Moreover, the use of the pneumatic system provides flexibility in adjusting the pressure build time. The pressure in the receiver 20, the flow diameter of the conduits 109, and other flow resistance passageways, the tension and spring rate of the spring 28 can all be adjusted to vary the maximum force and the pressure build time.
Alternatively the steps of actuating the gas actuated cylinder 3, resetting the inclination angle of the mast for each progressive testing of a specific test surface 26 and test specimen 19, determining the angle at which the test specimen 19 will slip and calculating the coefficient of friction of the test specimen 19 can all be performed by a microprocessor 40 (FIG. 9). By providing power to the microprocessor 40 via operation select switch 215, the manual operation steps described previously will be performed automatically.
With the gas actuated cylinder 3 starting at a specific inclination angle the operating selector valve 33 will be depressed by valve servo 41. This valve servo 41, is actuated by signals sent by the digital control power module 39a through data lines 144. The digital control module 40 is in turn controlled by the microprocessor through signals sent through data lines 143.
The test specimen 19 will now be forced towards the test surface 26 at which time the test specimen 19 will either slip or will not slip. If the test specimen 19 does not slip, the proximity switch 42 will remain closed and operation of the microprocessor will not be interrupted.
The microprocessor will then adjust the inclination angle of the mast assembly 2 by a predetermined amount, such as one degree. The microprocessor adjusts this angle through signals sent to the digital control power module 39b across data lines 142. The digital control power module then drives the mast axis adjustment motor 7, through signals sent across data lines 145, which in turn drives the axis adjustment jack screw assembly 8.
The microprocessor actuates the valve servo 41 again to actuate the gas actuated cylinder 3. Again the test specimen 19 is forced towards the test surface 46 and the switch 42 determines whether the test specimen 19 slips at the new inclination angle. This process will be repeated until the test specimen slips, whereupon the proximity switch 42 is opened and the operation of the microprocessor 40 is interrupted. The microprocessor then determines, from the angle which the test specimen 19 slipped, the coefficient of friction of the test specimen 19 and will generate an appropriate signal to output. This result is then sent to the digital display 214 across data lines 140 and indication of the angle and/or coefficient of friction is displayed to the user.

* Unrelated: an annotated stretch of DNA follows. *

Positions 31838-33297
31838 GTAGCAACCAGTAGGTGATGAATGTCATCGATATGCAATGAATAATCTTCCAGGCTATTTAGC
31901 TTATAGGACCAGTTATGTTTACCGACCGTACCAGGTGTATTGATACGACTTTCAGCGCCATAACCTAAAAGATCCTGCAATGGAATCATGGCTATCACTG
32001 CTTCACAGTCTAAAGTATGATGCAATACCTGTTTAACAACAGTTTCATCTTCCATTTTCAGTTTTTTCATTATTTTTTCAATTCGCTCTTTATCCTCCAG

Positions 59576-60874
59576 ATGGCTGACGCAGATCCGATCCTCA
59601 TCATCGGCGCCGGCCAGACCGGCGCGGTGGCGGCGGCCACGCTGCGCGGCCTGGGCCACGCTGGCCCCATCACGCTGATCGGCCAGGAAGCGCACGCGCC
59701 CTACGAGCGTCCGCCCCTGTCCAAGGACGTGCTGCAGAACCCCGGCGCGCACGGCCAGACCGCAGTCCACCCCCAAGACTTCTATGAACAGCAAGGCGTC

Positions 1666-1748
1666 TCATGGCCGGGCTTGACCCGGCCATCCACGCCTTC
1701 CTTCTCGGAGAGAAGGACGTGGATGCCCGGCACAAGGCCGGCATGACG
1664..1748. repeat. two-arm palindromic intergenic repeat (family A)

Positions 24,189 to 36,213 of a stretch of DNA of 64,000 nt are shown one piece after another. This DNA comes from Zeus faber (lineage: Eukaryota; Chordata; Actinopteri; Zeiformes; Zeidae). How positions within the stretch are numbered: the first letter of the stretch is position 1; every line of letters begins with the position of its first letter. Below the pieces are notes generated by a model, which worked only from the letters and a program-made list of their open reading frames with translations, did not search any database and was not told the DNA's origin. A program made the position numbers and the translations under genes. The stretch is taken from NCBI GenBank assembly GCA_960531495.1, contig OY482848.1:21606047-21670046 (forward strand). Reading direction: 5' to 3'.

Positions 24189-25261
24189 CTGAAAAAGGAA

Refer now to FIG. 2. After the test specimen has come in contact with the floor or test surface 26 onto which the tribometer is placed, if the force exerted by the cylinder is sufficient to overcome the frictional force between the test specimen 19 and the test surface 26, the specimen 19 will slip and the cylinder 3 will pivot at the cylinder hinge pin 46. The angle at which the test specimen 19 is brought in contact with the test surface 26 can then be varied by the access adjustment jack screw assembly 8 until a point is reached where the test specimen 19 no longer slips when the gas actuated cylinder 3 is actuated. The angle A at which the test specimen 19 no longer slips can then be determined by use of the inclination angle pointer 11 and protractor 10 and the coefficient of friction (Cf) thereby determined. One formula for determining the coefficient of friction is Cf = tan A.
Refer now to FIG. 7 which illustrates an alternate embodiment of the attachment means for attaching the test specimen to the cylinder means. In the embodiment of FIG. 3, a ball joint arrangement is substituted for the crutch end plug 18 of the embodiment of FIG. 1. The universal ball joint of this embodiment includes a ball 23 which is affixed to the threaded end of the piston rod 4. The universal ball joint socket 24 rotates about this ball and a spring 22 is placed between the universal ball joint socket 24 and a spring stiffness adjusting nut 21. The spring 22 maintains the cylinder pad 25 which is attached to the base of the universal ball joint socket 24, perpendicular to the piston rod 4. The tension of the spring 22 can be adjusted by rotating the spring stiffness adjusting nut 21. The slider pad 25 is held at an angle to the test floor surface 26 until the slider pad 25 comes in contact with the test floor surface 26. Once the slider pad 25 comes in contact with the test floor surface 26 the universal ball joint socket 24 will rotate around the universal ball joint 23 bringing the slider pad 25 down flat onto the test floor surface.
In another embodiment of the invention, the universal ball joint depicted in FIG. 7 is replaced by a foot mold 27a and swivel joint 27 (FIG. 8). The foot mold 27a is chosen to approximate the action of a shoe being placed on the test surface during walking. In this embodiment the foot mold 27a is connected to the piston rod 4 through the swivel joint 27. The spring 22 and spring stiffness adjustment nut 21 are again used to maintain the foot mold 27a at an angle to the test floor surface 26 until such time as the foot mold 27a comes in contact with the test floor surface 26. Upon coming into contact with the test floor surface 26, the foot mold 27a will rotate so that it will become flush with the test floor surface 26. This embodiment of the invention can be used for slip testing of shoes mounted on the mold or shoe sole materials mounted directly on the mold.
In yet another embodiment of this invention depicted in FIG. 10 the use of electrical devices is eliminated. In this embodiment, the two support arms 250 of the mast 63 are pivotably connected to the frame 60 by mast assembly hinge pins 62. The ends of the support arms 252 of the mast 63 are connected to a handle 64.